Adam is in college. And Harvard, no less, adapting to his new world, dropping bits of himself that were a burden (his parents, his economic reality) and adopting new personas (the savior, the leader). He’s got new friends and new daily habits and struggles that have nothing to do with Ronan. Other than some texts and occasional visits, these boys are not in each other’s lives. And that will have an effect on their relationship. It has to.

Just as Adam’s life is a mystery to Ronan, Ronan’s life is taking off on a unique course of it’s own. He’s gotten himself into a mess of supernatural mystery again. All the events that are happening now, in this series, have nothing to do with Adam or Gansey or Blue. He’s on his own – with only his family and his dreams to accompany him. It’s a shift of dynamics. Who will he turn to when things get rough? Who will he lean on? Protect? The closer he gets to others, the further he will get from his past crew. This is the nature of growing up. It’s hard.

The new people will shape you. But the old crew is your foundation. Ronan is a Raven Boy. And so is Adam. It won’t matter how much time and life experiences come between them, they will always have their shared past – and those foundational years to lean on. They’ll never not be special to each other. But right now… they’re building separate worlds.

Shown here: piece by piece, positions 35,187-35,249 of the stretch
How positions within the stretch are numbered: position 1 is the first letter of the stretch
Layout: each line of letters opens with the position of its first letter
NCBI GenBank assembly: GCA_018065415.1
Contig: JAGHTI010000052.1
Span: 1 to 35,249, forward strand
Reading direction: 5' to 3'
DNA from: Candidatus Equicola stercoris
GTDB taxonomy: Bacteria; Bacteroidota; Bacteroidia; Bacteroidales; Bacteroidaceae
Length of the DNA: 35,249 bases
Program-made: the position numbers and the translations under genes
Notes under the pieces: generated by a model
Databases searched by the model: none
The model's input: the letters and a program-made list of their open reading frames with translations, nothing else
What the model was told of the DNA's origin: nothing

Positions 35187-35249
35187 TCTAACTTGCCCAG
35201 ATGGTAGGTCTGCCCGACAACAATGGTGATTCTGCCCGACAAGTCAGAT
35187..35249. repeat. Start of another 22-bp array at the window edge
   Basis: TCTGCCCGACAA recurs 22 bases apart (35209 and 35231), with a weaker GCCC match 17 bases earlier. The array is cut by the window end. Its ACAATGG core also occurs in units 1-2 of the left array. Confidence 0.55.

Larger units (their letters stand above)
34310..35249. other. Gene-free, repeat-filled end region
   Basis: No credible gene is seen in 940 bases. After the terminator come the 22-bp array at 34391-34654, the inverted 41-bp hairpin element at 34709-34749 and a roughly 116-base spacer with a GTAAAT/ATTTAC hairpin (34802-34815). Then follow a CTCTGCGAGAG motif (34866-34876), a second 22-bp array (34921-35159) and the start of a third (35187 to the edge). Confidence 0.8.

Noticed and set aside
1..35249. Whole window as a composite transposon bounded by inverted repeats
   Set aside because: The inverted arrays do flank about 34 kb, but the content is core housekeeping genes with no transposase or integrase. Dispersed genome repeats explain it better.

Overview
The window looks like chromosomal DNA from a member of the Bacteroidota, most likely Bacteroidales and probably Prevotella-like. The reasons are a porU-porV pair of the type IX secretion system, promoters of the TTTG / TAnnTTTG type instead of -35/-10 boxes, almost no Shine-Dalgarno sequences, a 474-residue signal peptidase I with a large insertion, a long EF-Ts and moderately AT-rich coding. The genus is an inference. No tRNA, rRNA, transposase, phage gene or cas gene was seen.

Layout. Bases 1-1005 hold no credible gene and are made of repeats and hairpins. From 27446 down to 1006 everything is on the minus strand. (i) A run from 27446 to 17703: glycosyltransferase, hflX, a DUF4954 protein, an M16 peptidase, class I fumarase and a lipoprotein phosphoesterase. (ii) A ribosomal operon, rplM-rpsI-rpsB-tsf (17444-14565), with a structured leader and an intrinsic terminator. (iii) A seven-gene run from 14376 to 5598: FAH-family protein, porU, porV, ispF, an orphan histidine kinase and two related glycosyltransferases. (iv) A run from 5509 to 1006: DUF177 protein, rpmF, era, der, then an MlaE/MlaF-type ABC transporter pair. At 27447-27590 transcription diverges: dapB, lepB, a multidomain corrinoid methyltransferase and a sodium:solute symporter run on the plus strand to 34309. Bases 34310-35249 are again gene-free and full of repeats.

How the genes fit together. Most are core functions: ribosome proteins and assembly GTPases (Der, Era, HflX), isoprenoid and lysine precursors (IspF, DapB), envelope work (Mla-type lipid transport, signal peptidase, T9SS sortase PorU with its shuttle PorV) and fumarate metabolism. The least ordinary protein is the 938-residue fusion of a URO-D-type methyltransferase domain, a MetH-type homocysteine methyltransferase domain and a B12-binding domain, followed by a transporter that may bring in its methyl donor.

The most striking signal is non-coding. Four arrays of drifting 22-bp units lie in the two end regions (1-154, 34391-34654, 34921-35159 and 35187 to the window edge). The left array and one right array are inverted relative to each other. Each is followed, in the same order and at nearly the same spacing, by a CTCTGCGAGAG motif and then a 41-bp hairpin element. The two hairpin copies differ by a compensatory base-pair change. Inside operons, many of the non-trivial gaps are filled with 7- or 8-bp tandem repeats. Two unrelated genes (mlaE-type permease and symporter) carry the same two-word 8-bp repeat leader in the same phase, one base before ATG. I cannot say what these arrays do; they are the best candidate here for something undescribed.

Everyone else.


I really wanted to care about Carmen Farooq-Lane. And her brother and father. But I don’t know shit about her. Except that she’s polished. She believes in the end of the world. And she’s not dealing with the reality of killing her own family very well. I mean… could you not give us something, Maggie? A reason to like her? Maybe… let us know she eats Twinkies when she’s nervous or compulsively straightens her hair when she’s stressed or secretly loves Frank Sinatra even though she thinks he was a chauvinist pig. What’s up with her? Anything? I mean… she was kinda nice to that kid Visionary. Kinda. I just don’t have a handle on her so I can’t care what happens to her. Considering how many chapters she got, I think I should care at least a little…

The original Hennessey. She was… well…